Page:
11. James says:

    Google search results:

    Hitler sociopath = 72,800 hits
    Obama sociopath = 232,000 hits

  12. ben says:

    Completely unrelated comparison which you construed into a logical fallacy.

    It seems as though you are completely blind to economic reasoning leading to absurd and irrational claims.

  13. R.D. Walker says:

    Well, ben, you can say that but without any supporting argument for your position, you are just one more gutless drive-by troll talking shit. Man up and do something other than typing the rhetorical equivalent of “nuh uh”.

  14. Danish Bulldog says:

    Excellent application to the “green” cars phenomenon. And it was a real kick to see Bastiat quoted.

    With all that is being said in defense of capitalism lately, I wonder why writers like Frederic Bastiat, and Henry Hazlitt in the 20th Century, are never mentioned or recommended. They were great popularizers of the economics of capitalism, and should be read by everyone.

  15. Anoni says:

    The glass breaker here was the city which decided urban renewal in the commercial district was needed. They required that downtown businesses meet a certain standard, essentially forcing them to take out loans to improve the appearance of their businesses. The result? The city raised their taxes.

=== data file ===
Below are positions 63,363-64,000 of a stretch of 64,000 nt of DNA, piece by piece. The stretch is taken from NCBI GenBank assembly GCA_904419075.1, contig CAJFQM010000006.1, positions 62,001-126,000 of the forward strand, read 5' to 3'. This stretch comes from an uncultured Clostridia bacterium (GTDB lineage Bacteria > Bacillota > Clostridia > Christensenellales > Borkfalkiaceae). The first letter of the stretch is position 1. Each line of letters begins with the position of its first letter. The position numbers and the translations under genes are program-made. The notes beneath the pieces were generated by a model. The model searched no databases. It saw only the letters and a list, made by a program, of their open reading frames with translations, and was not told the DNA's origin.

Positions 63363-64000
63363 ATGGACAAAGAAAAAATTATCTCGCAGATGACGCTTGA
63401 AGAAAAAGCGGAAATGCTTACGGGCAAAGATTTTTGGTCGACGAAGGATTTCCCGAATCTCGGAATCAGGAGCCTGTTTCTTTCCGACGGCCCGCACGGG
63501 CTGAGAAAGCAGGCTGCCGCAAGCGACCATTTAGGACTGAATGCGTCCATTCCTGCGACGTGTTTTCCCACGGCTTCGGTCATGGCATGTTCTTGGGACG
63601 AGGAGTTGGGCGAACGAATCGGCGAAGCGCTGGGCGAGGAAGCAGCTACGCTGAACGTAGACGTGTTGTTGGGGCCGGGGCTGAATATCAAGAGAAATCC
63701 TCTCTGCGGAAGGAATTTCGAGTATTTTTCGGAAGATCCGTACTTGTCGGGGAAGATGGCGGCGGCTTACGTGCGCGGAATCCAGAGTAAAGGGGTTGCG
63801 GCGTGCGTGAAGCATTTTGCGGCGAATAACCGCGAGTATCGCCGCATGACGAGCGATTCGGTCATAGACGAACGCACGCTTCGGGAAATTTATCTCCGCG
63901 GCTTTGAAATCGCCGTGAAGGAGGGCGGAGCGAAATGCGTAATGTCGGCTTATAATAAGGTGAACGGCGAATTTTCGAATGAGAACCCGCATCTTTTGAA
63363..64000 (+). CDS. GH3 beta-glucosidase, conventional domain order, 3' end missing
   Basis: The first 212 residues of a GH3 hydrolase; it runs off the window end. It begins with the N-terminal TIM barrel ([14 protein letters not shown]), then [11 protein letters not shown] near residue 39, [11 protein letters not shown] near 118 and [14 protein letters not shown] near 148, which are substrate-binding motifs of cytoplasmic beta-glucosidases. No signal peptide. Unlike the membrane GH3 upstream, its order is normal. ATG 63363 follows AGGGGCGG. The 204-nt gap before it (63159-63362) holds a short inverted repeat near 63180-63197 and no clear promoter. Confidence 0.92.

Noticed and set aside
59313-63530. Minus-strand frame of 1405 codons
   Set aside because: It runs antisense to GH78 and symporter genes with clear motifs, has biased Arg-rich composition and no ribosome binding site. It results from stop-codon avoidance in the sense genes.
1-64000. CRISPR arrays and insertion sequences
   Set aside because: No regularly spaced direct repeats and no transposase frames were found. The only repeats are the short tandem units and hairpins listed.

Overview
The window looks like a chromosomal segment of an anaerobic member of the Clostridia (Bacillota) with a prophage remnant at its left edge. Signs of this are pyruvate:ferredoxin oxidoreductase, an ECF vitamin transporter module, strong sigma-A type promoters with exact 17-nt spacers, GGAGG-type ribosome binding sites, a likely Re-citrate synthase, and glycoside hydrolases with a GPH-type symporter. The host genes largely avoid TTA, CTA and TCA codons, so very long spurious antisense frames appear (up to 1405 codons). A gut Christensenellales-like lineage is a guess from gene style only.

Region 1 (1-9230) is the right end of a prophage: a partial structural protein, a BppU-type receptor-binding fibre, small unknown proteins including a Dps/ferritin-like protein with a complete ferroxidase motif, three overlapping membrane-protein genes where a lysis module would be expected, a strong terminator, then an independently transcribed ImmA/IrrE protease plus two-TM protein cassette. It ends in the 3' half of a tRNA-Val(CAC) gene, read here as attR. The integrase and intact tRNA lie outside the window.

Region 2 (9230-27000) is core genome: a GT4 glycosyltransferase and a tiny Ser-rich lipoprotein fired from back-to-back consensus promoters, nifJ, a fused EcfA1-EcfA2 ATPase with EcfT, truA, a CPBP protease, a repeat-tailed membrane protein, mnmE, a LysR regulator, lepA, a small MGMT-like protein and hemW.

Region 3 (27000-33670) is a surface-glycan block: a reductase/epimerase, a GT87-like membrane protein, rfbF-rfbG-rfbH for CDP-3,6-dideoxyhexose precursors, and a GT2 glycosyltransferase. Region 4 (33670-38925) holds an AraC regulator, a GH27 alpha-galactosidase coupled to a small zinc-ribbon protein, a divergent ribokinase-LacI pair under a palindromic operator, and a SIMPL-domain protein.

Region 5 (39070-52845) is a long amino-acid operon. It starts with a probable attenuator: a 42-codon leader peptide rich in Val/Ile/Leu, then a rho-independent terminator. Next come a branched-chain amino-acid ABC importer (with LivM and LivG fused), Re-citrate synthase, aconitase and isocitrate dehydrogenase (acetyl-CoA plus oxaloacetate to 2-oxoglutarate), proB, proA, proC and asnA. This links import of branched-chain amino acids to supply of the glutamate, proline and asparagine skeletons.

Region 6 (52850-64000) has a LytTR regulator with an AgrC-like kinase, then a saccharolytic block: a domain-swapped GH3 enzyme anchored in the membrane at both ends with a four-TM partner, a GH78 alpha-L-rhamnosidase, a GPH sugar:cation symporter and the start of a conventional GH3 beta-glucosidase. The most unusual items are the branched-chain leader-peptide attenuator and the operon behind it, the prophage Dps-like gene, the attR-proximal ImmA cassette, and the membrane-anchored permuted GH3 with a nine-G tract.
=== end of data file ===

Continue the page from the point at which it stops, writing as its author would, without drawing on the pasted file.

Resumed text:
16. jacksonsdad says:

    “In any case, why break the windows at all? If creating work is the goal, you wouldn’t actually have to go to the trouble of breaking them. Just mandating that they be replaced would be adequate. What the Democrats are doing is the same thing. Of course, they attempt to make it less obvious.”

    I don’t think they even want to create the “busy work” of replacing the windows. Just leave well enough alone and “redistribute” the shopkeepers revenue to the glazier. Cut out the middleman (aka “work”) so to speak.

    Like the shady mechanic who charges your battery for free but informs you that your alternator needs to be replaced. He tells you to come back in an hour…then he promptly sits down and eats his lunch while he’s writing the invoice for the $95 alternator that he didn’t purchase (but still marked up) and the $80 installation (him installing his bologna sandwich into his own fat ass).

    You just paid $175 for a free battery charge.

    That’s what this looks like to me. Maybe I’m just jaded from all the times I’ve passed DOT workers who apparently can only work one-at-a-time. I guess that “gubmint work” takes a lot out of ya’….living up to low expectations…..Uncle Sam lookin’ out for the public good.

    Best case scenario they are going to pay premium price for “gubmint work”. Like RD mentioned it’s really just a smokescreen to make the “redistribution” less obvious.